Foreign minister Momen briefed his British counterpart secretary Truss about the status of the protracted Rohingya crisis and stalemate in the process of their safe and sustainable returns to Mynamar in the absence of political commitment of the Myanmar government, according to Bangladesh High Commission in London.

Expressing concern of the British government at the current political turmoil in Myanmar Truss reiterated UK’s continued commitment to resolve the Rohingya crisis and assured that together with the ASEAN and fellow G7 countries, UK would put increased pressure on Myanmar for a sustainable resolution of the Rohingya crisis.

Citing historic references to earlier instances of en masse influx of Rohingyas into Bangladesh in the 70s and 90s, and their subsequent voluntary repatriation by Myanmar through agreements and accords with Bangladesh, Momen noted that Myanmar took them back as they were under sanctions at that time by the West, which is not the present case, while UK and other western countries continue to invest heavily into Mynamar, despite proof of their persecution of Rohingyas and adjudication of their justice at the ICJ.

Momen also called upon the UK government to create pressure on Myanmar for the immediate repatriation of their Rohingyas from Bangladesh which simply cannot continue to take the burden of 1.1 million forcibly Displaced Myanmar Nationals any longer.

The UK which has made USD 2.5 billion worth of investments into Myanmar just over the past 3 years and more than 500 million of bilateral trade, also needs to create pressure on Myanmar authorities to take back their Rohingyas, Momen noted.

During their first official bilateral meeting in Kigali, the two Foreign Ministers also reaffirmed the historic and value-based relations between Bangladesh and the UK since Bangladesh’s Liberation War in 1971.

They agreed to jointly celebrate the 50th anniversary of Bangladesh-UK diplomatic relations through exchange of high-level visits and charting of an ambitious and ever-expanding Bangladesh-UK post-Brexit strategic partnership including advancing shared security interest at the Indian Ocean, enhanced trade and defence partnerships and higher education and research.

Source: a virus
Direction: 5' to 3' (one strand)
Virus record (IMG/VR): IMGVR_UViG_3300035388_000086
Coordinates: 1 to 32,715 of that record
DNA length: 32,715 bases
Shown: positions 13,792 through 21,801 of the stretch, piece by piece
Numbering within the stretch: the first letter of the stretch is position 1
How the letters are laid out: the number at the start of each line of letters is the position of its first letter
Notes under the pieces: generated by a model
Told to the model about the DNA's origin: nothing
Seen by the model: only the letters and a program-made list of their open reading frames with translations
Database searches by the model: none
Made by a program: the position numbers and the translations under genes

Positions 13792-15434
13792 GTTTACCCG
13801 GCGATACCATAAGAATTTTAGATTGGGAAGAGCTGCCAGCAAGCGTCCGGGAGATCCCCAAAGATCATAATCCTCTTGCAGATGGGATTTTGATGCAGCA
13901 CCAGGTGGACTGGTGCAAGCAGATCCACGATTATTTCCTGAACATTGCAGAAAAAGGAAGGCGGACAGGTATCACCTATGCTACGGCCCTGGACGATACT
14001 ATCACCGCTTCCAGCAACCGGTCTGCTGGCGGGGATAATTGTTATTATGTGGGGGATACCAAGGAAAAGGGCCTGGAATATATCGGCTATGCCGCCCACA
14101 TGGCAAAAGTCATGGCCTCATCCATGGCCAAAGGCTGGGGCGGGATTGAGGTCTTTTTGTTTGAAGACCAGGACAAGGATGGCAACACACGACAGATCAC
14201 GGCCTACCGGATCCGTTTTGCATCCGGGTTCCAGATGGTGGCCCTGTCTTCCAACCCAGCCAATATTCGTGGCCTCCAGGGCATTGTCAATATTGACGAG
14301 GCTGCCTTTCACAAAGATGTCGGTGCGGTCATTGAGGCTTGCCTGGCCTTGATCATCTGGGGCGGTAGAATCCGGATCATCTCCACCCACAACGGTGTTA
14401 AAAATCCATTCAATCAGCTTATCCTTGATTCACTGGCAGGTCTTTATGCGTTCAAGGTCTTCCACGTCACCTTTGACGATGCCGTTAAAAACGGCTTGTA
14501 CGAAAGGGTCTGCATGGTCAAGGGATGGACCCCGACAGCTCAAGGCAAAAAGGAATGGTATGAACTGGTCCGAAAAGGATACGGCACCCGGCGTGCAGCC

Momen highlighted decreasing numbers of student and business visas issued from British High Commission in Dhaka and requested to relocate students and business visa facility back to Dhaka to ensure at least 7000 to 8000 Bangladesh students enter the UK for high education each year.

To mark 50 years of Bangladesh-UK diplomatic relations, both the Ministers welcomed the proposals by the two foreign offices to jointly organise a Global Girls Education Summit, a climate leaders’ dialogue, and a Rohingya Conference in their capitals.

Both the ministers expressed deep concern at the current Ukraine situation and agreed to work closely to restore regional peace, security, and stability as well as global food and energy supply chains.

Momen said that Bangladesh remains deeply committed to maintaining global peace and security.

On post-Brexit trade relations with the UK, one of Bangladesh’s largest trade and investment partners, foreign minister Momen sought an extension of the UK’s zero-duty GSP facility beyond 2029, specially given the losses suffered by Bangladesh’s apparel industry owing to post-pandemic cancellations, non-payments by UK retailers as well as the current cost of living index hike.

The two ministers further agreed that under the Bangladesh-UK Trade and Investment Dialogue the two countries should explore enhanced trade partnership and a future FTA.

Momen invited Secretary Truss to visit Bangladesh at the earliest opportunity, especially during the historic year of Bangladesh-UK diplomatic relations.

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